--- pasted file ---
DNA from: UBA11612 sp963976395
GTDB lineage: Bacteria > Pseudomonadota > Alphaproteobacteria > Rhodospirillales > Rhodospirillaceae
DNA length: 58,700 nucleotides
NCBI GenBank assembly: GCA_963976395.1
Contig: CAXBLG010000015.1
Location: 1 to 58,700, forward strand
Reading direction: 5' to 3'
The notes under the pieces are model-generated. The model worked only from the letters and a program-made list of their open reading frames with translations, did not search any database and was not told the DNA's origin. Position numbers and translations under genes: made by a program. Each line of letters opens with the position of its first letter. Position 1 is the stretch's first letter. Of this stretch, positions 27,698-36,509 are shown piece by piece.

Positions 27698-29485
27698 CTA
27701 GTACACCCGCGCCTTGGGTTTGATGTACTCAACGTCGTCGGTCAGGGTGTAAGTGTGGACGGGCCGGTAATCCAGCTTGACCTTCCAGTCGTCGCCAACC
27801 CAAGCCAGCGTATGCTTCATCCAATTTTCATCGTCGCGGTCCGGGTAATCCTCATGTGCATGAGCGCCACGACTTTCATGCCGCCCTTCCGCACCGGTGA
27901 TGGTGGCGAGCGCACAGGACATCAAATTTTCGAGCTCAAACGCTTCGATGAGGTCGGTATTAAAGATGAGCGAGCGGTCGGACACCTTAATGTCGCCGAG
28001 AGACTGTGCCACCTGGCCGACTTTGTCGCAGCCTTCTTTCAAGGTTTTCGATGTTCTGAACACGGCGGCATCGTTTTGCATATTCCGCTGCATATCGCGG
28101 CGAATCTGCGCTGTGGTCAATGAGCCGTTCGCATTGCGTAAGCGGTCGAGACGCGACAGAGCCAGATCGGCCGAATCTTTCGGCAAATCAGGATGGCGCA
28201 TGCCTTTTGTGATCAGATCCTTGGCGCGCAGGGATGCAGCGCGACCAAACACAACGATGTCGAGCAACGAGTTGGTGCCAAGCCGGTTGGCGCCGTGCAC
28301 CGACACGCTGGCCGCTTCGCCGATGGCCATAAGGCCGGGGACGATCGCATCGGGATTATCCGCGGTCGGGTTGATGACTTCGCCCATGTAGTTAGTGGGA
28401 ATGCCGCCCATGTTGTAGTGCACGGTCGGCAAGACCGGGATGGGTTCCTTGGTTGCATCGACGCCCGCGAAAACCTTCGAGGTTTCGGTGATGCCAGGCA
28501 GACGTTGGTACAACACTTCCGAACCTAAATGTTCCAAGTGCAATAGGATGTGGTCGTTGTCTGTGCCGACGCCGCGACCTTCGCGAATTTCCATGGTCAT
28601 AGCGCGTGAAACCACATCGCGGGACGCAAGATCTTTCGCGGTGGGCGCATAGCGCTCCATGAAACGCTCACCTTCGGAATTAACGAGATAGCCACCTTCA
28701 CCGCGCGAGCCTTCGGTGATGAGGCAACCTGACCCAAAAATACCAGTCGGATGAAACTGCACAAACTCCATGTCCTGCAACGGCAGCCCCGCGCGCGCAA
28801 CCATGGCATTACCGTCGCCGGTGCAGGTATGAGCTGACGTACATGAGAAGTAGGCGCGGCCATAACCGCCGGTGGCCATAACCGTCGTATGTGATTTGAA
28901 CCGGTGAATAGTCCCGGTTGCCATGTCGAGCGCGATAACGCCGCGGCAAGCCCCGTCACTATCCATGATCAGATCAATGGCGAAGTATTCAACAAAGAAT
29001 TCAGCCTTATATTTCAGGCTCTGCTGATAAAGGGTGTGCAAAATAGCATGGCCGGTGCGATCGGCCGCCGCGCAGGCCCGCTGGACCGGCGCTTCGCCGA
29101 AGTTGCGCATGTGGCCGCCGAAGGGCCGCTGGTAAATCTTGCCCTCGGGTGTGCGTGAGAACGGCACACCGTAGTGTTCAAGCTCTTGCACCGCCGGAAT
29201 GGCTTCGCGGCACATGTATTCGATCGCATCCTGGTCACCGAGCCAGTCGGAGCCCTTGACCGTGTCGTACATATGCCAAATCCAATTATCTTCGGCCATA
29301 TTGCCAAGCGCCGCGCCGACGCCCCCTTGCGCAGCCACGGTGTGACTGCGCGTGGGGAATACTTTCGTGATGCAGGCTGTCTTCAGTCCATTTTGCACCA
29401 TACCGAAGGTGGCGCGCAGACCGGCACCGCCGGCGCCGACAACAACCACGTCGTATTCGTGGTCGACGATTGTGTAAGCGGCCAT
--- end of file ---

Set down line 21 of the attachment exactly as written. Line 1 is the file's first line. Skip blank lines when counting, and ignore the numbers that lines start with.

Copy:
28701 CCGCGCGAGCCTTCGGTGATGAGGCAACCTGACCCAAAAATACCAGTCGGATGAAACTGCACAAACTCCATGTCCTGCAACGGCAGCCCCGCGCGCGCAA